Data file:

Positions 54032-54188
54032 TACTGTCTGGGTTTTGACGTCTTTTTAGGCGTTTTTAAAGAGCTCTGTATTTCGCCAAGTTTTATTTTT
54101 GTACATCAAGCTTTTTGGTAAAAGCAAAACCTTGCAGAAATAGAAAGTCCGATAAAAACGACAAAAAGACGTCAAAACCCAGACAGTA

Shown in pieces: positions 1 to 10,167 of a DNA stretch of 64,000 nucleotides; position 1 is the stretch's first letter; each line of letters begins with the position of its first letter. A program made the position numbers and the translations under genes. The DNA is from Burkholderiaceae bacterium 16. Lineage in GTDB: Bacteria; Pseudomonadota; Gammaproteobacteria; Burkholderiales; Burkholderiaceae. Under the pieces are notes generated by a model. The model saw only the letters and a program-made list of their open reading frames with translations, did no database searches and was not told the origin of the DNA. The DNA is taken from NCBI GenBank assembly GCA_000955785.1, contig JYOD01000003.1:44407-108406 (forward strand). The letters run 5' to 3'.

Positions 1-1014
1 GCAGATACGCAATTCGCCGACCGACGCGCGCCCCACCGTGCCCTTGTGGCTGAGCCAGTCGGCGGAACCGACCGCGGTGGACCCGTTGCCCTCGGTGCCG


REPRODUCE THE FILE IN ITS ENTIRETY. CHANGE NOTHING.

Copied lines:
Positions 54032-54188
54032 TACTGTCTGGGTTTTGACGTCTTTTTAGGCGTTTTTAAAGAGCTCTGTATTTCGCCAAGTTTTATTTTT
54101 GTACATCAAGCTTTTTGGTAAAAGCAAAACCTTGCAGAAATAGAAAGTCCGATAAAAACGACAAAAAGACGTCAAAACCCAGACAGTA

Shown in pieces: positions 1 to 10,167 of a DNA stretch of 64,000 nucleotides; position 1 is the stretch's first letter; each line of letters begins with the position of its first letter. A program made the position numbers and the translations under genes. The DNA is from Burkholderiaceae bacterium 16. Lineage in GTDB: Bacteria; Pseudomonadota; Gammaproteobacteria; Burkholderiales; Burkholderiaceae. Under the pieces are notes generated by a model. The model saw only the letters and a program-made list of their open reading frames with translations, did no database searches and was not told the origin of the DNA. The DNA is taken from NCBI GenBank assembly GCA_000955785.1, contig JYOD01000003.1:44407-108406 (forward strand). The letters run 5' to 3'.

Positions 1-1014
1 GCAGATACGCAATTCGCCGACCGACGCGCGCCCCACCGTGCCCTTGTGGCTGAGCCAGTCGGCGGAACCGACCGCGGTGGACCCGTTGCCCTCGGTGCCG